Materials of Rajasthani Meenakari Jewellery
Both Silver and Gold can be used as a base for Meenakari. There are a limited number of colours, including gold, blue, green and yellow that stick to silver. All available colours can be applied to gold, making it the preferred medium of enamelers. Gems, stones, gold and silver foil are also used.
Tools using Rajasthani Meenakari Jewellery
1. Salai (etching tool)
2. Mortar and pestle
4. Metal palette
5. Kalam/Taqva (tool used to apply enamel)
7. Small scrubbing brush
8. Takala (needle like tool used for applying colours)
9. Agate stone for smoothing/sanding
10. Brass dye
Process of Meenakari Jewellery
1. The design is prepared and given to the sonar (goldsmith) who forms the article.
a. In the past it was only done on gold, but artisans now use silver, copper and other metals.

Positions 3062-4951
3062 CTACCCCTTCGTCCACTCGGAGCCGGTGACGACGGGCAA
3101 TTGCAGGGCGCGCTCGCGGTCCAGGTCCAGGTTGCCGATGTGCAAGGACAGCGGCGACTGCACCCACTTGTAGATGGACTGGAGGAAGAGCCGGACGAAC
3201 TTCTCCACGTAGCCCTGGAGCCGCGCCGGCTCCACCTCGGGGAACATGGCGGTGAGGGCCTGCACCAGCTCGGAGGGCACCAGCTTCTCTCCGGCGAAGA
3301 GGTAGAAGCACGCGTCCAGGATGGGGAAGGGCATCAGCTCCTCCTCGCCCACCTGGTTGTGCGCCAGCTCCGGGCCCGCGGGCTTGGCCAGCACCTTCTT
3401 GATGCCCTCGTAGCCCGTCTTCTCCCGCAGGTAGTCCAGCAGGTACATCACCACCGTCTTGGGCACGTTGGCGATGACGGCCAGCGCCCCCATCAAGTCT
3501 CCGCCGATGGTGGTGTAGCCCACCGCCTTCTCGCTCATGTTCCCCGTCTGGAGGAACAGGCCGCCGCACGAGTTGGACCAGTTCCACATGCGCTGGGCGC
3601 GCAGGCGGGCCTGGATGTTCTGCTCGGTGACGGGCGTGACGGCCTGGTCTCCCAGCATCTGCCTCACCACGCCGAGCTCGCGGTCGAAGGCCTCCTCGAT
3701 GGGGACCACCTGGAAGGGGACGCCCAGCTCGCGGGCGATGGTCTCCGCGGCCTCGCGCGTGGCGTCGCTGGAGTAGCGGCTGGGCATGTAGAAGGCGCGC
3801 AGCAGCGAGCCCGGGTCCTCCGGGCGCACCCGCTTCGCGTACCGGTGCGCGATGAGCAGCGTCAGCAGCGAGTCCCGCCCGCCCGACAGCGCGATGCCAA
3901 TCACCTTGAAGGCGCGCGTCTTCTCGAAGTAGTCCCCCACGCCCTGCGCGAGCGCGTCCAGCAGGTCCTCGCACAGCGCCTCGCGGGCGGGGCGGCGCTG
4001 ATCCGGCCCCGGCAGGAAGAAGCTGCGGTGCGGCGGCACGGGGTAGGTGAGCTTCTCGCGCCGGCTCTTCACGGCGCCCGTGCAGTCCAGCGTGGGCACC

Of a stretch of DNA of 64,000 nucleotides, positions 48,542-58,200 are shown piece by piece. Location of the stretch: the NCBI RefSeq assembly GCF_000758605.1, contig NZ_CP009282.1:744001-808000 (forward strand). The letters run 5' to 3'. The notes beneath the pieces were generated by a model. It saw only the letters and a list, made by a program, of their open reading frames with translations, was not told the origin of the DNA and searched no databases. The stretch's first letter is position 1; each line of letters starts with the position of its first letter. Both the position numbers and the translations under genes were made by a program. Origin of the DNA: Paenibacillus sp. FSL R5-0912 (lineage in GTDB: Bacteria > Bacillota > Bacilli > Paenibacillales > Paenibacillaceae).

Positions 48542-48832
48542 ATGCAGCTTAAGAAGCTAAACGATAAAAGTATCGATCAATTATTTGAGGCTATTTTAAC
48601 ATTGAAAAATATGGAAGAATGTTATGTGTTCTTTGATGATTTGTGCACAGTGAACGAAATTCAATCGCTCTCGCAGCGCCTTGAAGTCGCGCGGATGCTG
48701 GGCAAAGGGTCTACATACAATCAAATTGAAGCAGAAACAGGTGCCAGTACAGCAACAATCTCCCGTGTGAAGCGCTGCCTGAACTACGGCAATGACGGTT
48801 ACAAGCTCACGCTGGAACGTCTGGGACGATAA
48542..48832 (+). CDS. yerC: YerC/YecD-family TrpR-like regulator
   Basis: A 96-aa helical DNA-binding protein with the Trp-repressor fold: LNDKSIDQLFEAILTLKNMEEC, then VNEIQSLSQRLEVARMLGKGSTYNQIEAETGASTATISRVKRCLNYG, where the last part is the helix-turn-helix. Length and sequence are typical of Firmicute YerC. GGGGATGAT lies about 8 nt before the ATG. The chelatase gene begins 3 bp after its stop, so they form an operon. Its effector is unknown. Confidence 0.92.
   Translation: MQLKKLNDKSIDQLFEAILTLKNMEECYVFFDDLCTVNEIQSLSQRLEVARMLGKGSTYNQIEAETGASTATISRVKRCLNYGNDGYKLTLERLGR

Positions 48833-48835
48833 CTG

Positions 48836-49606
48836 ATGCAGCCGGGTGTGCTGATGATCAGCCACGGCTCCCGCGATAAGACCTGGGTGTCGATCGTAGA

2. The piece of metal on which Meenakari is to be done is fixed on a lac stick.
3. It passes on to the chhatera who engraves the salai (pattern) onto the gold object using steel; the surfaces of the depressed patterns are serrated to secure the enamel and to increase the play of light and shade in the finished product.
Delicate designs of flowers, birds, fish, etc. are etched or engraved onto the surface. This leads to the creation of walls or grooves, to hold colour.
4. The meenakar(enameller) appliescolours, beginning with those most capable of resisting fire. White is normally applied first, followed by green, red and blue. The colour is applied onto the grooves in the form of enamel dust, stored in water.
5. Each colour is fired individually. The heat of the furnace, set between 750 and 850 °C (1380 and 1560 °F), melts the colour and the colored liquid gets spread equally into the groove.